Anthurium salgarense in pot (Source: Reddit)

So you can use natural pots such as terracotta or clay pots to avoid root decay.

The baby Anthurium salgarense accepts pots of 2.5-5 cm size and 5- 8 inches pots can be the best fit for the adult ones.

Steps to Repot Anthurium Salgarense 

  • Fill the new planter with about a quarter of the potting medium and ensure it has bottom drainage holes.
  • Detach the Anthurium from its existing pot delicately, trimming off the roots growing out of the drain holes if necessary.
  • Trim roots if found extended without damaging the plant or the fragile root system.
  • Position the Anthurium in the new pot and fill it with fresh potting soil, being careful not to plant it any deeper than it was previously.

Prepare a mixture of 3 parts orchid peat, 1 part leaf mold, and 1 part sphagnum moss to prepare well-draining soil for Anthurium Salgarense. 

  • Firm the soil around the plant’s base with your fingers and water thoroughly.
  • Place the new planter pot where the plant was previously located.
  • Water the plant on a regular basis and keep an eye on it.

8. Occasional Pruning

You need not bother to prune Anthuriums salgarense quite often. It may need pruning because the plant needs to shed dead or dying leaves and blooms so that it can receive good health.

If not trimmed for a long time, the plant seems bushy and shaggy. The pruning helps restore the vigor of blooming.

The bushy shape can cause stems to bend down leading to stunted growth. There can be many signs of a bacterial infection or other diseases if the plant keeps the weighty dead leaves and stems. 

Thus, Anthurium salgarense needs pruning which is acceptable throughout the year whenever needed.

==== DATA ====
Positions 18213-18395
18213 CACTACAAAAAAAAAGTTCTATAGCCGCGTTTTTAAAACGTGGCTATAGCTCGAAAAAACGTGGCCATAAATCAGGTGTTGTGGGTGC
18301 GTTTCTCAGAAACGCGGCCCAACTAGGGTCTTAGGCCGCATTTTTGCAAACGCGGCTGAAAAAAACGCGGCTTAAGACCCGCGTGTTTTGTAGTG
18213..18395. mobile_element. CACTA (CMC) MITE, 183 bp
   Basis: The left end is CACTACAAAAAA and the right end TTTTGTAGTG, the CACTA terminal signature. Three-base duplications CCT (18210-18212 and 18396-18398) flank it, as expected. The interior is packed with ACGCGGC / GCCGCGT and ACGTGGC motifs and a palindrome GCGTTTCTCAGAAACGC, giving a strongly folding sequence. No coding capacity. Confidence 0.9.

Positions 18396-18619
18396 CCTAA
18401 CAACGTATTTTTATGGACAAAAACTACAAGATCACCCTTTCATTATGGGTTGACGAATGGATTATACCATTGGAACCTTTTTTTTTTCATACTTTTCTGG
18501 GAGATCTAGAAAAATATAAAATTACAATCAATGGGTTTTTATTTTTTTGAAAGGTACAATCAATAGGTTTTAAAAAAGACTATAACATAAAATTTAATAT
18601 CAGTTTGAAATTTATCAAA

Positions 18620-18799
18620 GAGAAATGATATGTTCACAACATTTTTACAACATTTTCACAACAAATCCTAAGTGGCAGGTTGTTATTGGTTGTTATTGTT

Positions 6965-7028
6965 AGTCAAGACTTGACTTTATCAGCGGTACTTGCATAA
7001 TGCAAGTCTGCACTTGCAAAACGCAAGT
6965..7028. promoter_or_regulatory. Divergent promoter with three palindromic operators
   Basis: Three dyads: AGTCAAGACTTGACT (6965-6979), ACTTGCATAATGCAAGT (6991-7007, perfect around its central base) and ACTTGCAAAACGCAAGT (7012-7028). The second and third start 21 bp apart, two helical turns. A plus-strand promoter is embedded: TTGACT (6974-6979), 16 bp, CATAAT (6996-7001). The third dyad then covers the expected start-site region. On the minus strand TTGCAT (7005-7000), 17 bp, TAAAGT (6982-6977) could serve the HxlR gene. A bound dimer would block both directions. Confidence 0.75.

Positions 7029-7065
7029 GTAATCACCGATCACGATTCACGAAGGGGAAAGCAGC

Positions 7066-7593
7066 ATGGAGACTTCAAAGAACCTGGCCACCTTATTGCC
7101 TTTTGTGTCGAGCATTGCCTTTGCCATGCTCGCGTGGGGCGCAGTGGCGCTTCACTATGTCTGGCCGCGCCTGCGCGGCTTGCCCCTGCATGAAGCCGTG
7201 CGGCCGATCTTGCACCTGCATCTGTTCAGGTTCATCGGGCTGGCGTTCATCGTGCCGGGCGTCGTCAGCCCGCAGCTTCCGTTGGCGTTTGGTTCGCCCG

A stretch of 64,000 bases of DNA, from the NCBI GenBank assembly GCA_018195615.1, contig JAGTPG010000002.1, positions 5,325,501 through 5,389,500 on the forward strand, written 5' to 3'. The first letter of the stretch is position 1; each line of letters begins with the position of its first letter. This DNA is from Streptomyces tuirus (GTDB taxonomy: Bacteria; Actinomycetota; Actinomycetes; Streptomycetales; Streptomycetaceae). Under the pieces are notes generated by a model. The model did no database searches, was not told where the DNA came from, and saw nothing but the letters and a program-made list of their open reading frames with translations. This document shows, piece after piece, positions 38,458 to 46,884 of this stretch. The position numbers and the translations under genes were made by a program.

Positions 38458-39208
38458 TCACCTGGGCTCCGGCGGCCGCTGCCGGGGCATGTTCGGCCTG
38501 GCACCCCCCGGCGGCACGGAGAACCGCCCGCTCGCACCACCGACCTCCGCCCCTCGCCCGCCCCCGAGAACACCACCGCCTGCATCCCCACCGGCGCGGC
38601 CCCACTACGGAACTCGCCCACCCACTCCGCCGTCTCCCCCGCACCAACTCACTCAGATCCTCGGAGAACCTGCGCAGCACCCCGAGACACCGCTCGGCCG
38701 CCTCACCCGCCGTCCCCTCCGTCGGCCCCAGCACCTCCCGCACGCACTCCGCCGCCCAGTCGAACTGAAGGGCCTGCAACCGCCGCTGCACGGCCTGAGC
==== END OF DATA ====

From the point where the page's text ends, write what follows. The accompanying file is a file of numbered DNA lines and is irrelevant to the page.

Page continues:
But these plants grow slowly indoors so you may not need pruning in such conditions.

Pruning Basics for Shrubs
Pruning Basics for Shrubs (Source:

Things to Remember When Pruning Anthurium Salgarense

  • Sterilize the cutting tools like shears to avoid infection
  • Inspect the plants with discolored or dead leaves and start running from top-down.
  • Cut the wilted and dead blossoms from top to down to the stem base.
  • You can also cut off the wayward leaves to improve the plant, shape, and appearance but leave at least three to five in place.
  • If you can find suckers, remove them from the base of the plant.
  • After the pruning, wipe off all pruning tools so that you can use them next time as well. 

Anthurium Salgarense: All About Growth Rate

Being an epiphytic plant, Anthurium salgarense is native to tropical dry forests, Premontane wet forests, and lower montane wet forests elevating at 900-1,800 m.

Anthurium salgarense presents to be a slow to medium-growing plant and grows up to 8 feet tall. 

Like any other anthuriums, this plant can live up to 5 years or more.

Anthuriums are known to be shorter, ranging around 2′ to 3′ feet tall and 1′ to 2′ feet wide. But they are climbers and grow up 12′ to 15′ feet when their aerial roots receive adequate support.

Anthurium salgarenseis is known for its giant, shiny dark green, oblong, heart-shaped leaves. These leaves can be big between 16-28 inches.

Also, the plant’s stem lengths may extend to a height of 15-20 inches depending upon the size of the spathe.

They blossoms several times a year, and the flowers last for months, making them an excellent plant for newbies.

Anthurium with flower
Anthurium with flower (source: Pixabay)

In appearance, Anthurium salgarense has showy flower bracts that come in shades of red spade with a protruding pale yellow, tail-like flower spadix.

The petals will last for about eight weeks on average. Bright light incentivizes these plants to prosper more. Nevertheless, the blooms are actually foul-smelling spathes.

Toxicity of Anthuriums Salgarense

Recently we have finished the pruning process so, you need to be careful when touching or bugging around Anthuriums Salgarense as it can poisonous.

According to ASPCA, Anthurium contains insoluble calcium oxalates which can be toxic to pets including cats, dogs, and horses. 

These calcium crystals are released when these plants are bitten or chewed.

Cat with a Plant
Cat with a Plant (Source: Sfgate)

These crystals are poisonous causing tissue penetration and irritation of the mouth and gastrointestinal tissues.

These crystals may enter the airway and cause swelling in severe cases, making breathing difficult.

Salivating, anguish in the face and mouth, reduced appetite, and vomiting are all common symptoms.